Pens on our Game Bird Farm

Published On: June 3, 2014Categories: Flight Pens

All game bird farms are unique. They all have a certain way of doing things to increase productivity that has worked for them, and our farm is not any different. We have over 100 acres of pens that are used to provide housing to the partridges and pheasants that are shipped every year. We create each pen to provide the best possible accommodations for our birds. This begins from the dirt up.

In order to prevent disease, we rotovate the pens each year. This breaks up and turns over the soil and helps prevent any potential parasites from causing problems. We also plant lambs quarter, corn, or sorghum to provide cover for our birds.

2’ x 4’ support posts used for the pens. We also use nine wire which is stapled to the posts. The nine wire helps to back the netting, as well as prevents any damage to the netting.

Each pen is equipped with water, feed, and natural cover. We use automatic waters so that our birds have a constant source of water whether they are in the pens or in the barns. The same goes for the feeders.

The natural cover provides not only shade but protection from potential predators. The cover, along with sight barriers and an electric fence, has successfully kept our birds safe. They are not known for being spooked easily and therefore we have not had a problem with them injuring themselves.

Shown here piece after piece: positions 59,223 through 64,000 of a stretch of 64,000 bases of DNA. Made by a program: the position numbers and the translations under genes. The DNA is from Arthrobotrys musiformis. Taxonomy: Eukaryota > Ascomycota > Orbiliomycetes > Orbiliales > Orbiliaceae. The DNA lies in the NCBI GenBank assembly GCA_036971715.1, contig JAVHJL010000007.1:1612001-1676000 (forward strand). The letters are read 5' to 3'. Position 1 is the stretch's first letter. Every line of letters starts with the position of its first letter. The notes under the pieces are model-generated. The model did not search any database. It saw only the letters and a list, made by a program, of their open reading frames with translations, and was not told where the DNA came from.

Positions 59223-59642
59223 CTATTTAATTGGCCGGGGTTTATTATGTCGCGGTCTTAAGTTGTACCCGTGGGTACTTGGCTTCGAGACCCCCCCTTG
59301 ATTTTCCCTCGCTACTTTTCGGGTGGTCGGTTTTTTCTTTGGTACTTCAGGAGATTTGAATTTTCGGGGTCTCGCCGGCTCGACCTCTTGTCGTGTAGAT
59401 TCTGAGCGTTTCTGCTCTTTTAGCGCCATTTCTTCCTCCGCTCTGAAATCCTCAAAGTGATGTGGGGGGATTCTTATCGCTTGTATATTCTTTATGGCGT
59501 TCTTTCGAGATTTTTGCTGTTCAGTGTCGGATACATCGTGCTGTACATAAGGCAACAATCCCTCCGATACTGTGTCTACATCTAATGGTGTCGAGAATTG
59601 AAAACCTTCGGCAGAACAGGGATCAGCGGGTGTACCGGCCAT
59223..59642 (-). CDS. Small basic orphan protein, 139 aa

Most of our pens have a “two door system.” Before anyone can get to the birds, they must through a minimum of two doors. This system keeps predators out, and the birds in.

As discussed in a previous post, catch pens are used for catching the pheasants. The larger pens all lead to a lane. These lanes guide the pheasants into the catching pen where they are gathered for shipping.

We use crates that are made right here on the farm. We have two different sized crates. The larger sized crates are used when it is necessary to protect the birds’ tail feathers on longer hauls. When shorter trips are needed, just around the farm, for example, smaller crates are used.

In order to move the crates, we converted a shingle conveyor into a crate conveyor. This makes the loading process much more efficient. After all, any given week, we may be loading up to 15,000 birds!

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